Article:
For those of you that don’t live in the United States, or have been buried in a tomb without internet access, Black Friday is a very brief period of time after Thanksgiving when the portals to Hell open at every major retailer and everyone succumbs to a temporary bargain-induced insanity. People line up outside of stores for days just to be the first in the doors to get those sweet sweet price cuts on copious amounts of plastic junk that no one really needs. I’m not about to willingly do this myself, however if someone else wants to brave those crowds to get me a Playstation 3 I would be most grateful.
Now where was I?
We came to our local Walmart Supercenter somewhere near eleven o’clock. Their official sales started at midnight, and the parking lot was packed. We found a space in the very back of the lot as that was the only space available during such a monumental event.
We made our way past the stragglers outside, those customers who were building up the strength to face the hordes within Walmart’s automatic doors. We knew the feeling as we were marching directly to our doom.
The doors opened with a whoosh and we came face to face with this holiday apocalypse. Everywhere we looked there were people shoving, shouting, screaming as the chaos overtook the poor employees trying to weather this terrible storm.
We decided to split up to cover more ground. I went to look for some canned cranberry sauce, while M searched for something resembling a pumpkin pie. Even though their grocery aisles were near the front of the store we still had to wade through the sea of grabby arms and gnashing teeth. We were both large people dressed in heavy black trench coats, giving us a hard-nosed “Boondock Saints” look, however that didn’t dissuade the mindless horde from head-on confrontation.
“HEY! YOU GOTTA WAIT IN LINE!” a flailing flurry of limbs flapped.
“No I’m just….”
“DON’T TAKE MY TOASTER!” some other human hollered.
“But, I don’t want…”
“GET IN LINE!” a set of palms postulated as they pushed me into an endcap of canned pears.
“SHUT UP! I JUST WANT SOME CRANBERRY SAUCE!” I shouted, and swung my fist in a random direction, possibly coming in contact with a poor fool’s face. I wasn’t paying attention; I was just trying to brutally barrel through the massive mob to get that can of cranberry sauce.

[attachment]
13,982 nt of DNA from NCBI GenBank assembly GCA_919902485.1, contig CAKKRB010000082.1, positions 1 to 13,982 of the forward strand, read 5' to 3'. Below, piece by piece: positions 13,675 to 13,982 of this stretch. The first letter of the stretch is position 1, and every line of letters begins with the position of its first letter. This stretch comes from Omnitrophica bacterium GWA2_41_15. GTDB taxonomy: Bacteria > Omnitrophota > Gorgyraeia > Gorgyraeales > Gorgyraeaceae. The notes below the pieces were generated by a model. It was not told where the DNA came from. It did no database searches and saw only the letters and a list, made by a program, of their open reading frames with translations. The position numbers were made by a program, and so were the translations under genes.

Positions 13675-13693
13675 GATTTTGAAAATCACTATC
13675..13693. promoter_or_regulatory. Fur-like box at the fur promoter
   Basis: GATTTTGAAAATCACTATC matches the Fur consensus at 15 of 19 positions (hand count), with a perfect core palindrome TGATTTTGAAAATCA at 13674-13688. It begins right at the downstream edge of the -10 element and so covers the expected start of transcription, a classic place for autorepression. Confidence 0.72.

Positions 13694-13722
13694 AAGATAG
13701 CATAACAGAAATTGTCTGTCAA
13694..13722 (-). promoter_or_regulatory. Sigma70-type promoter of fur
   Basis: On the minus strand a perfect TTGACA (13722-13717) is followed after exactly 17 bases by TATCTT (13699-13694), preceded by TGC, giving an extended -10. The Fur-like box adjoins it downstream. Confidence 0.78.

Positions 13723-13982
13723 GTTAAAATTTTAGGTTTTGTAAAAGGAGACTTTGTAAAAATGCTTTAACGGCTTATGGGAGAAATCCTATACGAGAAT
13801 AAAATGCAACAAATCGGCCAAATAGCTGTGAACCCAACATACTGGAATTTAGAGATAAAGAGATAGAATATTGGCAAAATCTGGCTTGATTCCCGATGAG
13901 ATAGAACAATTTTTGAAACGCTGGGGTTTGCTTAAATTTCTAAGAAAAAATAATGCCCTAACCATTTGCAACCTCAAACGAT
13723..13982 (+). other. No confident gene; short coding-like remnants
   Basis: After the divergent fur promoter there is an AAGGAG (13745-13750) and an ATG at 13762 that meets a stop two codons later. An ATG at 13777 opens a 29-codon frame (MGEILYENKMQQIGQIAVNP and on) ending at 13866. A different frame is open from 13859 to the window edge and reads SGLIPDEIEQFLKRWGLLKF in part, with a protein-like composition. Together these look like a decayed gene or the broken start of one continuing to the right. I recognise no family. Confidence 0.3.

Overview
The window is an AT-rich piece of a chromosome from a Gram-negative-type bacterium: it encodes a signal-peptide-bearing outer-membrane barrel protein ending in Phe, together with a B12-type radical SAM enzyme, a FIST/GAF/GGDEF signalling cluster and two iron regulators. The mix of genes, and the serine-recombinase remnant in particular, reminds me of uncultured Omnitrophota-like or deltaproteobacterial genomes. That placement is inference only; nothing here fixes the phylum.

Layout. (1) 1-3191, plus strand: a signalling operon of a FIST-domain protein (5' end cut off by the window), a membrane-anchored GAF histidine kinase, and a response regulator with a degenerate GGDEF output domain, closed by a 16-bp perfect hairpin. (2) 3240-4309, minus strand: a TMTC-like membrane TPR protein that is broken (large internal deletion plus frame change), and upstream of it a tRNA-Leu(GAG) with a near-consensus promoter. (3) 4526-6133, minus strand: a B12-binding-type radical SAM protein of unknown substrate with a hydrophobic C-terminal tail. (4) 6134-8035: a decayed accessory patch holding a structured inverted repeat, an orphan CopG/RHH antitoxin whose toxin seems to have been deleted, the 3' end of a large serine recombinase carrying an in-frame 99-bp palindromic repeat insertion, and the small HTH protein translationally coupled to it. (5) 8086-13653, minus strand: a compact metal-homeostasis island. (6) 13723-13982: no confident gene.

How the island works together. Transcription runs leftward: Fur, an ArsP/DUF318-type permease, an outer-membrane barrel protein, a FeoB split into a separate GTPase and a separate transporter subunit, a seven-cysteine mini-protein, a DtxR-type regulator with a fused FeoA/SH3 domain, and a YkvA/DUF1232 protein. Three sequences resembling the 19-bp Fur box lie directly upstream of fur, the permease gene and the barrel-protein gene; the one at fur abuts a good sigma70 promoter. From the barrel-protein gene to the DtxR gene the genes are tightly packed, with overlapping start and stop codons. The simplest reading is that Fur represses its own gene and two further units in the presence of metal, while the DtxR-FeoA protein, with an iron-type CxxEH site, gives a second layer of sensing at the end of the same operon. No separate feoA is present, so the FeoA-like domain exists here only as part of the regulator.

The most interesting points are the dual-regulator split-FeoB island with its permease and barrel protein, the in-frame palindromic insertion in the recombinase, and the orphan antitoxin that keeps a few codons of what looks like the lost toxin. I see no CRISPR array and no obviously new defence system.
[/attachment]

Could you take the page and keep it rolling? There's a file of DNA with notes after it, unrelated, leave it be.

It was close.
I saw it at the end of the aisle, barricaded by a wall of flesh. I made a mad dash towards the dam, hitting the pulsating pile of people like a linebacker. With a quick swing of my hand I grabbed the can of cranberry sauce and squeezed out the other side of the aisle. I tumbled to the ground and turned to see the monstrous moaning menace now directing its six or so eyes at me, fixated on the precious product I dared to take from them. I knew better that to try and fight such a ferocious beast, and I picked my feet up and ran for my life.
I met M in the bakery aisle.
“They’re out of pumpkin pies, but I did find these little pumpkin tarts.”
“Run!” I shouted, and we grabbed whatever pumpkin-flavored desserts we could and then scampered for the registers.
I would like to say we made it out safely, however I do feel that a small sliver of my soul is still somewhere in that Walmart. Maybe one day I will gather the courage to go back on Black Friday and retrieve it.
Have you ever faced the demons of Black Friday?
How about some more holiday cheer?
- It's Christmas in Texas
Ah it’s mid-October and it’s the holiday season. I know this, because they’re putting out the Christmas decorations at Walmart. We haven’t even snacked on our Halloween candy yet, and already they’re wetting our lips with holiday cheer.
- The Mysterious Midnight Mass
A story about a man who attends midnight mass with his wife and learns the terrible consequences of falling asleep in church.
- The Severed Head
A teenage boy decides to help a weeping spirit reconcile her untimely death, and discovers how difficult it can be to deal with death. A macabre mess of dark humor paying homage to the campfire-lit stories passed down from generation to generation.